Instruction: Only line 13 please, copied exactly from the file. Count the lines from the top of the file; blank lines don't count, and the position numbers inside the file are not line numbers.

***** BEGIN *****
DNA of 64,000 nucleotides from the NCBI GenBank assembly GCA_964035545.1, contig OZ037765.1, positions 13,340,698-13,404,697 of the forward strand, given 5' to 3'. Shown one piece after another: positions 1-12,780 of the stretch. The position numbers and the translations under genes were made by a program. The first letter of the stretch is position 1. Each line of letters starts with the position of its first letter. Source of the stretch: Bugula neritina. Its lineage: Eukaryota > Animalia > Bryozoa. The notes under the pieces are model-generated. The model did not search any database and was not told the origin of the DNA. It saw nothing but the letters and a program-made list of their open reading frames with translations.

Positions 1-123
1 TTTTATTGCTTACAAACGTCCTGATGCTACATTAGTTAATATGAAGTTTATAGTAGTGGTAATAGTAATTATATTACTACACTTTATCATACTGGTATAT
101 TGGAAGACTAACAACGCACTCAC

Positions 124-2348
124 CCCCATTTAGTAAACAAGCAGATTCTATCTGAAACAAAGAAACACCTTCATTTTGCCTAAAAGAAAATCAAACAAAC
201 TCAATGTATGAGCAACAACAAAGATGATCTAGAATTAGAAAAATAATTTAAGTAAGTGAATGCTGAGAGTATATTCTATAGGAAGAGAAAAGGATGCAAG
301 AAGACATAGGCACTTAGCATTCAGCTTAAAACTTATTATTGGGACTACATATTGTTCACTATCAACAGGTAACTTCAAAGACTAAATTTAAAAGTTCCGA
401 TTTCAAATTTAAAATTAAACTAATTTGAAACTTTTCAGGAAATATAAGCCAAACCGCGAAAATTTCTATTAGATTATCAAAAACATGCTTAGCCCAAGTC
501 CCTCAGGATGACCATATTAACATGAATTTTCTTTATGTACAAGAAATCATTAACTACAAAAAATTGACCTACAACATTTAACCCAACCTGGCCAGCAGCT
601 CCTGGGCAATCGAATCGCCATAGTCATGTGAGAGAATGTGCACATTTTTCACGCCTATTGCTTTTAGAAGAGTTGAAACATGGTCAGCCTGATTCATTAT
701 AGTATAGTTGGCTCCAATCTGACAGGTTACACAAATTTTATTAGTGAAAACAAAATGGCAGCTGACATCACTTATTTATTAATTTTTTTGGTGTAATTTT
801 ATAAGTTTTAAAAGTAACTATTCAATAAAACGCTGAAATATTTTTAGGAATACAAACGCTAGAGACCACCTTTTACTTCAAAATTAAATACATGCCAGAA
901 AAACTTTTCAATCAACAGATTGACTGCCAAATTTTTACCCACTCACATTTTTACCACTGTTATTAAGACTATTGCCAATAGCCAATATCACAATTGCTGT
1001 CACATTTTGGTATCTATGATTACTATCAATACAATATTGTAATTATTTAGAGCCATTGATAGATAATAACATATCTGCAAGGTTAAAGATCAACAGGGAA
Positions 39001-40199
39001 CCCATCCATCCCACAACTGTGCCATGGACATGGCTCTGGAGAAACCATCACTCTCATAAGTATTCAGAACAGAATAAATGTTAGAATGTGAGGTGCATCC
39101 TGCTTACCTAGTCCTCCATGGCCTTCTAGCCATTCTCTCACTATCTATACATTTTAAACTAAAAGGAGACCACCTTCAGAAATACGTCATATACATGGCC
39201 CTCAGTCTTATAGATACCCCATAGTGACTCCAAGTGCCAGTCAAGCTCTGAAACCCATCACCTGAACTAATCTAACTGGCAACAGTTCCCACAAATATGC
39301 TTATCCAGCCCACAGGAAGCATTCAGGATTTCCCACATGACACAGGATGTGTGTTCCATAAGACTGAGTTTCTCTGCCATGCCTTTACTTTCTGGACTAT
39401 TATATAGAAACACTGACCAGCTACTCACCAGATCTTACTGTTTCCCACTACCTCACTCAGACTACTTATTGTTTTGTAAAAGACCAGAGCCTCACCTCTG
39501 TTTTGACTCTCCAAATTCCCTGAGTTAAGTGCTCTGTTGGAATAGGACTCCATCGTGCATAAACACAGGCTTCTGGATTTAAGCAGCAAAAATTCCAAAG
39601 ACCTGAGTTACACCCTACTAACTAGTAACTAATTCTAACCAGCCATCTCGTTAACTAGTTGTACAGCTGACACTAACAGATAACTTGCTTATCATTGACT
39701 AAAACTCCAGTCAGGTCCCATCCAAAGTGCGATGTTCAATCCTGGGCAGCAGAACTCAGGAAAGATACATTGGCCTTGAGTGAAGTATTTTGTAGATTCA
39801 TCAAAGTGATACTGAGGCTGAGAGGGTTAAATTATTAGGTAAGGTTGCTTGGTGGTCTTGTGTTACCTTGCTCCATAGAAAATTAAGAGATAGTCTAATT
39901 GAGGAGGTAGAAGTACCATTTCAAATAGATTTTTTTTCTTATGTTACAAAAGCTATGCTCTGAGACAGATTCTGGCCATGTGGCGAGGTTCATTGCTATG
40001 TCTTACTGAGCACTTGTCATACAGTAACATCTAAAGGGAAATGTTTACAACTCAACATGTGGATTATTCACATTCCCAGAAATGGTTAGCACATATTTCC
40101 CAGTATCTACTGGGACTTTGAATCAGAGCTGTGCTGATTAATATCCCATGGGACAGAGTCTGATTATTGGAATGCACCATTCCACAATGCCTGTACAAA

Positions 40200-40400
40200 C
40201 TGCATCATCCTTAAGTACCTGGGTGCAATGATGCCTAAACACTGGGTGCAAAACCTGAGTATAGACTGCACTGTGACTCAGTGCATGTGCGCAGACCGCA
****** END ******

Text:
801 ATAAGTTTTAAAAGTAACTATTCAATAAAACGCTGAAATATTTTTAGGAATACAAACGCTAGAGACCACCTTTTACTTCAAAATTAAATACATGCCAGAA